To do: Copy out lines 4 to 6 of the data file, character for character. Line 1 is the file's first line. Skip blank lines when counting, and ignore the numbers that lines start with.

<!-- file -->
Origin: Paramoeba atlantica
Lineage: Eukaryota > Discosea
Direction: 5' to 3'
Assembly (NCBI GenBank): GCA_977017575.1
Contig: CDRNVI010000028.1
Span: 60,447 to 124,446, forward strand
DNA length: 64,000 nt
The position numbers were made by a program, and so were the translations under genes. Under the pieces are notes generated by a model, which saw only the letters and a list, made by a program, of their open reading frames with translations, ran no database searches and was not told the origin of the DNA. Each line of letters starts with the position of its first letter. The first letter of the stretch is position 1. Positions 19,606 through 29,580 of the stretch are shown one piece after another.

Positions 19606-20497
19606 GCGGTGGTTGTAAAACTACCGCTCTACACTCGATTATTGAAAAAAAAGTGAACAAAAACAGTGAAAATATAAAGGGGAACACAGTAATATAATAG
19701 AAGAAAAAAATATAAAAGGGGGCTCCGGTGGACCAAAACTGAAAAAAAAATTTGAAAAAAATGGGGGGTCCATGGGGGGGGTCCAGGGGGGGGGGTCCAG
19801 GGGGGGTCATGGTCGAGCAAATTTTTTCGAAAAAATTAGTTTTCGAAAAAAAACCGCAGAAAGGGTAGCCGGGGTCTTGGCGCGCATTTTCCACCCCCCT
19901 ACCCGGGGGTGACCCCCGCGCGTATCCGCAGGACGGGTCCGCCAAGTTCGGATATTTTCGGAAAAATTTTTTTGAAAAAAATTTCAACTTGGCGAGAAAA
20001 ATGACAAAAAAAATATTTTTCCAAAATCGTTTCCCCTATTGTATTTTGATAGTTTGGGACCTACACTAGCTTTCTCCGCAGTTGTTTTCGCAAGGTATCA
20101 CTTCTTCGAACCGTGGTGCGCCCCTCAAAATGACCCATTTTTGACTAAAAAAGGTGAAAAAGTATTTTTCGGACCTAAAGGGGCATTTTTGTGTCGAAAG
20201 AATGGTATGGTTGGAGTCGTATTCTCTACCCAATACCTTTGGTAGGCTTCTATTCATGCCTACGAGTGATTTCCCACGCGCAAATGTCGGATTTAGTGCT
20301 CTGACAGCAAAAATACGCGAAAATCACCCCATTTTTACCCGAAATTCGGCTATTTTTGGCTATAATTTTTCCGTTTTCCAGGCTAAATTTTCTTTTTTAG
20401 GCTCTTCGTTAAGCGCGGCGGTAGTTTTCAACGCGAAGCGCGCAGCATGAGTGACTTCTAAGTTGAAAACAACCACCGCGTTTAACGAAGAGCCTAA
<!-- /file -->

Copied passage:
Assembly (NCBI GenBank): GCA_977017575.1
Contig: CDRNVI010000028.1
Span: 60,447 to 124,446, forward strand